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UBC Theses and Dissertations

Fantasy America : the United States as seen through French and Italian eyes Harris, Mark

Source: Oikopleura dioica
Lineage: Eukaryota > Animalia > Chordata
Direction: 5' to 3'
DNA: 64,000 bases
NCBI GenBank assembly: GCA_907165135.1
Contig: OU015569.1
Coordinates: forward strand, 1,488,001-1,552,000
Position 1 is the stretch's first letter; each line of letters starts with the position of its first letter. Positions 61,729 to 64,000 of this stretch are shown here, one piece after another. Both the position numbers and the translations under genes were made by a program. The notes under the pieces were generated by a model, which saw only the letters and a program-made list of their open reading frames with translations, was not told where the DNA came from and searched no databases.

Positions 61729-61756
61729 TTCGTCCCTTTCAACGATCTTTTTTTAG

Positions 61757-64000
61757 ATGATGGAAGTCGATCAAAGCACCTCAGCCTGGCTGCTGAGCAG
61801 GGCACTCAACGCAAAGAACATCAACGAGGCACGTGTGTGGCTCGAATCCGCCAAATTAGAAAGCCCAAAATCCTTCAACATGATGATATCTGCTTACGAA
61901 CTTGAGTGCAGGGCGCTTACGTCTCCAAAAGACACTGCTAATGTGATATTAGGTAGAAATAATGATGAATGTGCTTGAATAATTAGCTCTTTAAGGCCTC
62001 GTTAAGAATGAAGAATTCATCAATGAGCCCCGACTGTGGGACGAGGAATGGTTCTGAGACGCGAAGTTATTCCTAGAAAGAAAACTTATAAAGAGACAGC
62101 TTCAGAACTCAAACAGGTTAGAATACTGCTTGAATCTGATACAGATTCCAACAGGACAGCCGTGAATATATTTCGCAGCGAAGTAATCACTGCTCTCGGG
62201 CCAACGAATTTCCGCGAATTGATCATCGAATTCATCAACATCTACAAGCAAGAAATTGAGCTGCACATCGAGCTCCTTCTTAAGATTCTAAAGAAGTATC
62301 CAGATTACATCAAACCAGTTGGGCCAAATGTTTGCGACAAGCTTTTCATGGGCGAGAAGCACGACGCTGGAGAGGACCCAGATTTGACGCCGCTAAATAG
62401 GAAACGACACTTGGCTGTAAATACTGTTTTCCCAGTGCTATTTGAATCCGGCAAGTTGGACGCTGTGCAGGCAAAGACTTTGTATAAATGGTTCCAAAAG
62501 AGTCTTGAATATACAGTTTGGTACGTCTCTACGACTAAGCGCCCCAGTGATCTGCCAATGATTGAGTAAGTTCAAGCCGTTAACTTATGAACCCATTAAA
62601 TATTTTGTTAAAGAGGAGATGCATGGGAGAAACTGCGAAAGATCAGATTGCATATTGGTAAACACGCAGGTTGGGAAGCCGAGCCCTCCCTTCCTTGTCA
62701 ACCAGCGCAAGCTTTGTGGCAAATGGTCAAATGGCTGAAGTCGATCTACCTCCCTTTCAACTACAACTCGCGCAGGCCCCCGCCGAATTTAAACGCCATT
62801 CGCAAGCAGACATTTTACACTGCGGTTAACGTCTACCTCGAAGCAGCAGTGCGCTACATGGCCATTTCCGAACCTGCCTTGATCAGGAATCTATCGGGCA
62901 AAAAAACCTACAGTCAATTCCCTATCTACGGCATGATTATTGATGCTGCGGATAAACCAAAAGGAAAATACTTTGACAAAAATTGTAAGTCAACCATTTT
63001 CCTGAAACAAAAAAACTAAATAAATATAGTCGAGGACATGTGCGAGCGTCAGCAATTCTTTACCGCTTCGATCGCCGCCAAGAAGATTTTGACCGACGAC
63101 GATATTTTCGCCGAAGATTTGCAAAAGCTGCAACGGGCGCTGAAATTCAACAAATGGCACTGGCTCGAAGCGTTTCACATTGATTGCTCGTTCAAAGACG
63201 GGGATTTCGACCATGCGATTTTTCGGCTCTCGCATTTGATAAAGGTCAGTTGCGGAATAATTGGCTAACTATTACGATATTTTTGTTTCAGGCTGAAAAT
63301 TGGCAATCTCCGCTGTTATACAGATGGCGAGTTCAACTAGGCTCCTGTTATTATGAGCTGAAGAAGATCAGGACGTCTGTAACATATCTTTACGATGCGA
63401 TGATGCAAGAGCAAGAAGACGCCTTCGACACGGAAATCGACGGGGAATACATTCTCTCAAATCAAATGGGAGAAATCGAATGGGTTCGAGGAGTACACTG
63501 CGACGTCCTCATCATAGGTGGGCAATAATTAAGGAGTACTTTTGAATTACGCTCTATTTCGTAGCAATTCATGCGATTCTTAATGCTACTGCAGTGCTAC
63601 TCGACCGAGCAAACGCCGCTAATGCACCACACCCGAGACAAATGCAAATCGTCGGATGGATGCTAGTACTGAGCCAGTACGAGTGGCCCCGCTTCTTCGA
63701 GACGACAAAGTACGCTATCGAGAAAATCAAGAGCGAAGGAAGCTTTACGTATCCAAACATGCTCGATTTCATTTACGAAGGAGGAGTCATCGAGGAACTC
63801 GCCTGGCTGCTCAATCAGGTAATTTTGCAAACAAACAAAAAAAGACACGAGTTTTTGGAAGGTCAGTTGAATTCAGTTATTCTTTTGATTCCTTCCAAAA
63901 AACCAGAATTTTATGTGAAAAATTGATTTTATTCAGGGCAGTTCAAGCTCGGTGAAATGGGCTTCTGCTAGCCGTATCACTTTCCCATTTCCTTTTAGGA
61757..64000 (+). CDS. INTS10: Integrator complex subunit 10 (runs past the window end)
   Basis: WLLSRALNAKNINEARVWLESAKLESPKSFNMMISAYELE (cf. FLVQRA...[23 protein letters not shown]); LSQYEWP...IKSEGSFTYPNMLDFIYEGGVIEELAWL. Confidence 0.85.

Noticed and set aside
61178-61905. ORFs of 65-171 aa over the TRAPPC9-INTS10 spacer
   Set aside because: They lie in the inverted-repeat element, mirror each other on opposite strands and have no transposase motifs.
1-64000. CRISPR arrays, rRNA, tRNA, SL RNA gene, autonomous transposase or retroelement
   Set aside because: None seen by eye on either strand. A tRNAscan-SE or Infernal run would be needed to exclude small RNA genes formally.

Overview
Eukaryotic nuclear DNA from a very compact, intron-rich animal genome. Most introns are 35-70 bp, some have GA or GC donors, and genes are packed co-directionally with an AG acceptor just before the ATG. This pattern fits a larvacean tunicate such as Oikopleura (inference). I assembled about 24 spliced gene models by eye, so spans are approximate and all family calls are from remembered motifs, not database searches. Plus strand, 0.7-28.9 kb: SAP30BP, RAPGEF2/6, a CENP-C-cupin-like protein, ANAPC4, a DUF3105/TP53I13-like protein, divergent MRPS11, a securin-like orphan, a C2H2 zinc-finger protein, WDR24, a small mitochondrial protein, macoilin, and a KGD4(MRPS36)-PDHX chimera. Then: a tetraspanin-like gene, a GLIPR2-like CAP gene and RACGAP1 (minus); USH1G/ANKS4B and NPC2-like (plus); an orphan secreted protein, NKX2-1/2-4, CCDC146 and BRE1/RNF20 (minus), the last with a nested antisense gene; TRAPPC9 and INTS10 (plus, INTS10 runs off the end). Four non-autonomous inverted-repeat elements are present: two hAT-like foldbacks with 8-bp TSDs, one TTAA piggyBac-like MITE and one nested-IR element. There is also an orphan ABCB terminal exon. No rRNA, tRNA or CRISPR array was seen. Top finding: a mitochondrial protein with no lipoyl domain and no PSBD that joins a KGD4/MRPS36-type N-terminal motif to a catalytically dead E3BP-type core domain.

For the past two decades, scholars have been reassessing the ways in which Western writers and intellectuals have traditionally misrepresented the non-white world for their own ideological purposes. Orientalism, Edward Said's ground-breaking study of the ways in which Europeans projected their own social problems onto the nations of the Near East in an attempt to take their minds off. the same phenomena as they occurred closer to home, was largely responsible for this shift in emphasis. Fantasy America: The United States as Seen Through French and Italian Eyes is an exploration of a parallel occurrence that could easily be dubbed "Occidentalism." More specifically, it is a study of the ways in which French and Italian writers and filmmakers have sought to situate the New World within an Old World context. "Among the (More Advanced) Barbarians" (a.k.a. Chapter One) examines the continuities and discontinuities of French travel writing in America from the days of the Jesuits to the heyday of the existentialists. Certain motifs and idees fixes—the uniqueness of American racism; the "magic" of New York—are first identified and then examined. "A Meeting of the Mafias" (Chapter Two) is more cosmopolitan in scope, tracing the ways in which French, American, and Italian crime fiction have historically influenced each other, as well as the relationship of the policier to differing notions of the nation-state. "The Ruins of Rome" (Chapter Three) demonstrates how Italian intellectuals have looked to the United States for new. World Solutions to Old World problems. This chapter encompasses two major sub-themes: the positive possibilities for Italy of "Fordismo" (the American industrial model) and American literature (which was believed to promote political, as well as cultural, liberty). "Lurching Towards the Millennium" picks up the threads of the first three chapters and places them in the contemporary context of globalization, a process which threatens to replace the hegemony of the nation state with the omnipresence of corporate power. The cultural model of Quebec is introduced at this point as a New World/Old World paradigm that embodies the chimerical contradictions of a globe on the brink of a new millennium.

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